Politics & Government

Textile king weaves security blanket for GOP

Billionaire Roger Milliken will match contributions to pay off the mortgage on the GOP's headquarters in Columbia.
Billionaire Roger Milliken will match contributions to pay off the mortgage on the GOP's headquarters in Columbia.

The state Republican Party has enlisted Spartanburg textile magnate Roger Milliken to help the party pay off the $340,000 mortgage on its Columbia headquarters building.

The party hopes to spend an additional $160,000 to upgrade the building to meet environmental-efficiency standards, as well as add a media center to produce campaign materials for candidates.

Milliken, 93, has agreed to match contributions to pay off the mortgage until early December. Milliken asked the party to consider renovations to meet Leadership in Energy and Environmental Design standards, or LEED, which help lower energy, water and other building-generated resource costs.

"This will significantly improve the operating costs of the building," Milliken said, noting that 30 states, including South Carolina, have required or encourage public buildings to meet LEED standards. "Leaders all over the world are advocating the multiple advantages of sustainability."

Green building expert Jeffrey Ross-Bain said the renovations of the 5,000-square-foot building, built in 1973, will save the party $3,000 to $4,000 a year on utility bills. Ross-Bain said the building would need improvements to the roof, ventilation, heating and air-conditioning systems, pipes, windows and light fixtures. In addition, the renovations would improve access for the disabled.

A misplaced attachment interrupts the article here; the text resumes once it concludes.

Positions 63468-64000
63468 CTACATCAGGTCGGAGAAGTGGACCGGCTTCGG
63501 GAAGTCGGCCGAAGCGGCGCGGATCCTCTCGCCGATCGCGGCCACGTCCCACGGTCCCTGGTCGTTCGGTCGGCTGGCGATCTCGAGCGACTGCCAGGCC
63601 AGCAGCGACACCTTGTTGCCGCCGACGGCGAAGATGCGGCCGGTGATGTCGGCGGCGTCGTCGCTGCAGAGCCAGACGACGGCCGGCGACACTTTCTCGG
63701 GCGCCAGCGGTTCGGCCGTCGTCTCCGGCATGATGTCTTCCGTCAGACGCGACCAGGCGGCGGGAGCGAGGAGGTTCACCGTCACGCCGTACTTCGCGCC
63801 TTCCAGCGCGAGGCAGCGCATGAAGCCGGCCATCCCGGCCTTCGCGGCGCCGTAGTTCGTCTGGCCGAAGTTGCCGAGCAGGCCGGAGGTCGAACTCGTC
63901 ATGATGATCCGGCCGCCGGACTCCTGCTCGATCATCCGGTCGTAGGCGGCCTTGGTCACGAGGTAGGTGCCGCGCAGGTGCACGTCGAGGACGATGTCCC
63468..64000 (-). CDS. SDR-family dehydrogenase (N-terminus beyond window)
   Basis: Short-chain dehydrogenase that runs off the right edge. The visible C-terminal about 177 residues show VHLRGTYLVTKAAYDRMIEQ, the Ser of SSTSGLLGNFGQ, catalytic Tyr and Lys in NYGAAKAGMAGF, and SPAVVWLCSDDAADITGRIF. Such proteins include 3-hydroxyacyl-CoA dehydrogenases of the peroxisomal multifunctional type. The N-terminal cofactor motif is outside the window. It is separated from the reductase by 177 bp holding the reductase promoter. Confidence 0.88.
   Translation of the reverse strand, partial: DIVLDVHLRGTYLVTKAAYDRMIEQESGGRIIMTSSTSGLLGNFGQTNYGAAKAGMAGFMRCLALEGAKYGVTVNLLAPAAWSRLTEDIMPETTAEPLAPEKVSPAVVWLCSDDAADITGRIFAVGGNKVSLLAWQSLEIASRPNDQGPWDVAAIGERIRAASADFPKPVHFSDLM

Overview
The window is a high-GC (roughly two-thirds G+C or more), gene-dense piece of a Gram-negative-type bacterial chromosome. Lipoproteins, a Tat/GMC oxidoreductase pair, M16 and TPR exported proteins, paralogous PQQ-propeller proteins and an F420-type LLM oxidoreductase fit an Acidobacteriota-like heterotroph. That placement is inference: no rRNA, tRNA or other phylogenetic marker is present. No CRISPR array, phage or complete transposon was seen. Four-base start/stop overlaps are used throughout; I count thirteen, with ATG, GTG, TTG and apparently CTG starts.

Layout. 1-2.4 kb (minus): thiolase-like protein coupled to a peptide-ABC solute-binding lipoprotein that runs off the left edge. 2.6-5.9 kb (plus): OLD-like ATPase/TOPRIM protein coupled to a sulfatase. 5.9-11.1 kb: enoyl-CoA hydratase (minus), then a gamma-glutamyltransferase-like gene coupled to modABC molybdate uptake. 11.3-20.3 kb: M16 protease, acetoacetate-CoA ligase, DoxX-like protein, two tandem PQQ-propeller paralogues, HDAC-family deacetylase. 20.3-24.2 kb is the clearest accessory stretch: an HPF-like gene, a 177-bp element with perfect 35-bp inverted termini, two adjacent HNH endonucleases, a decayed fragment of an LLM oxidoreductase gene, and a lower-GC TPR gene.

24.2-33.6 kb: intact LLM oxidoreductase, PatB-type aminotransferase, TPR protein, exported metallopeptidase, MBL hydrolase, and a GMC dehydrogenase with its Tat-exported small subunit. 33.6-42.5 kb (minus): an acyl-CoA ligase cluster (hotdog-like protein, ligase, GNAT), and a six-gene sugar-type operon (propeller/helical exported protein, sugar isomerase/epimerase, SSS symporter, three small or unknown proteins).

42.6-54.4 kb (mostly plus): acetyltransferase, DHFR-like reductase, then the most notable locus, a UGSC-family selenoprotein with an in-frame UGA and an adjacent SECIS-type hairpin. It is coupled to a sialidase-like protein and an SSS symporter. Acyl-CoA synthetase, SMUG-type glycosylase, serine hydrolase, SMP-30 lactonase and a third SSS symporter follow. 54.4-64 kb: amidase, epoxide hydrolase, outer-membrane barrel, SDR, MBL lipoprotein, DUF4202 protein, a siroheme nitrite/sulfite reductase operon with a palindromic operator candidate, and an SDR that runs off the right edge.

S.C. GOP chairwoman Karen Floyd said she hoped to have the party debt-free by 2010, and paying off the mortgage was a major step toward that goal.

Milliken is considered a political godfather by many state Republicans, and House Speaker Bobby Harrell said this is just the latest example of his donating money and time to Republicans.

In 1964, Milliken backed U.S. Sen. Barry Goldwater of Arizona in the presidential election. Goldwater lost the election to President Lyndon Johnson, but laid the groundwork for Republicans across the country to emerge.

That included South Carolina, where Democrats had dominated politics since the end of the Civil War. State Sen. John Courson noted that Milliken's support for Goldwater convinced U.S. Sen. Strom Thurmond to become a Republican.

"It was an act of unprecedented political courage," Courson said of Thurmond's switch. "The unsung hero of all of this was Roger Milliken. A non-elected official who put his resources, who put his contacts out there for Barry Goldwater."

Milliken's gift will match donations in $25,000 increments, Floyd said. Once the mortgage is paid, she said, the party can focus those resources on the next generation of candidates.

According to reports filed with the State Ethics Commission in July, the most recent available, the S.C. GOP had $21,400 on hand in its operating account and $487 in its campaign account. Those totals were down from 2008, when the party spent $213,387 from its operating account mostly on campaign-related costs prior to that year's general election.

Floyd said the renovated headquarters will include a media lab to help candidates produce high-tech campaign materials, such as podcasts, that can be downloaded to portable audio players. Those services will also generate revenue for the party.

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